5 min read.Updated: 22 Jan 2022, 04:34 PM ISTThe Wall Street Journal
Priorities in new round of talks include reducing carbon emissions, expanding child care and lowering healthcare costs
Democrats began to revive their efforts to pass a major child-care, healthcare and climate package as lawmakers started to accept that they would have to further cater to Sen. Joe Manchin (D., W.Va.) in hopes of reaching a deal on a scaled-back plan.
After Mr. Manchin said last month that he was opposed to the party’s roughly $2 trillion plan, dooming its chances in the 50-50 Senate, the party largely pivoted away from the package for several weeks. Now, after the failure of a separate push on elections legislation, Democrats are again turning to the economic plan, which President Biden said Wednesday the party might cut into separate pieces.
House Speaker Nancy Pelosi (D., Calif.) on Thursday said that Democrats wouldn’t seek to pass multiple pieces of legislation because of the procedural problems it could pose. But the party will likely have to further scale back its ambitions, she said.
“What the president calls ‘chunks’, I would hope would be a major bill going forward; it may be more limited, but it is still significant," she said. She added that Democrats might have to change the name of the legislation, currently known as the Build Back Better Act.
Still, Democrats on Capitol Hill said Mr. Biden’s remarks more definitively showed that the White House would be willing to make major changes to the economic package in hopes of moving toward a deal. Mr. Biden, White House aides and Democrats on Capitol Hill have started to identify priorities for a revamped package: roughly $500 billion in incentives for reducing carbon emissions, which Mr. Manchin has said he supports, as well as measures aimed at lowering healthcare costs and expanded child-care programs.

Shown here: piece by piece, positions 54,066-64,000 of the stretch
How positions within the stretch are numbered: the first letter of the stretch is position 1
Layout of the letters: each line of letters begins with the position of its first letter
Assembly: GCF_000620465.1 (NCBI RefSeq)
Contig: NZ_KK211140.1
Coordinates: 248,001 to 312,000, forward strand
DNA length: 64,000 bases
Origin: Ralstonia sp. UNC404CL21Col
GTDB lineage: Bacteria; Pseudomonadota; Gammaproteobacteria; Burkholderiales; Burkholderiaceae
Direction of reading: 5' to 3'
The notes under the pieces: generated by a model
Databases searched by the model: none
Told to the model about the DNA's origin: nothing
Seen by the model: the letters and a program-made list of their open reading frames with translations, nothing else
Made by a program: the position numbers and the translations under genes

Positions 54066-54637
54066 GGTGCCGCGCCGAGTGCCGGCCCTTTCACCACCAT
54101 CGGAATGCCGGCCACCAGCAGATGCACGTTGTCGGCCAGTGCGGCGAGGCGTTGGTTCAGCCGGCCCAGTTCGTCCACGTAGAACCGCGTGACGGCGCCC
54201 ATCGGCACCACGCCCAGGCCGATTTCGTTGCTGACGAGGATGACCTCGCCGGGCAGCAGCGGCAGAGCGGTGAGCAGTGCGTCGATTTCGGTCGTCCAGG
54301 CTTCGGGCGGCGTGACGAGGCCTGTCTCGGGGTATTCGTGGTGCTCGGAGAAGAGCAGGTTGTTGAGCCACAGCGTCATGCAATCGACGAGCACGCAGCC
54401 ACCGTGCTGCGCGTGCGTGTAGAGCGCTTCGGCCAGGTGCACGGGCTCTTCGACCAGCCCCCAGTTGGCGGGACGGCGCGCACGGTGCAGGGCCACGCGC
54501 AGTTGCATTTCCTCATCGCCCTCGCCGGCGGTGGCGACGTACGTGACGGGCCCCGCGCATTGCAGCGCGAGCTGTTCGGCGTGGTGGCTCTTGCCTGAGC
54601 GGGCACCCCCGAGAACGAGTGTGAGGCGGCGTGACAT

The healthcare provisions would likely include extending subsidies for insurance premiums and empowering the government to negotiate the price of some prescription drugs, according to lawmakers and aides. Democrats also see a universal prekindergarten program, along with subsidies for child-care costs, as part of a resurrected effort.
Such a package could leave out programs from the House-passed version of the plan, including funding for housing and expanding Medicare to cover hearing. Democrats have already abandoned a host of proposals, including the creation of a 12-week paid-leave program and the offer of free community college, as they tried to tailor the bill to centrist demands.
All of the early discussions among Democrats are premised on trying to win the support of Mr. Manchin, who on Thursday said the party would have to totally restart their monthslong effort on the bill.
“I’m hoping to talk to everybody and start with a clean sheet of paper," Mr. Manchin said. “We’ll just be starting from scratch whenever we start."
He also again raised concerns about inflation, which he has said could be exacerbated by a major spending package.
“The main thing we need to do is take care of the inflation, get your financial house in order, get a tax code that works, take care of the pharmaceuticals gouging people with high prices, we can fix that. We can do a lot of good things," he said.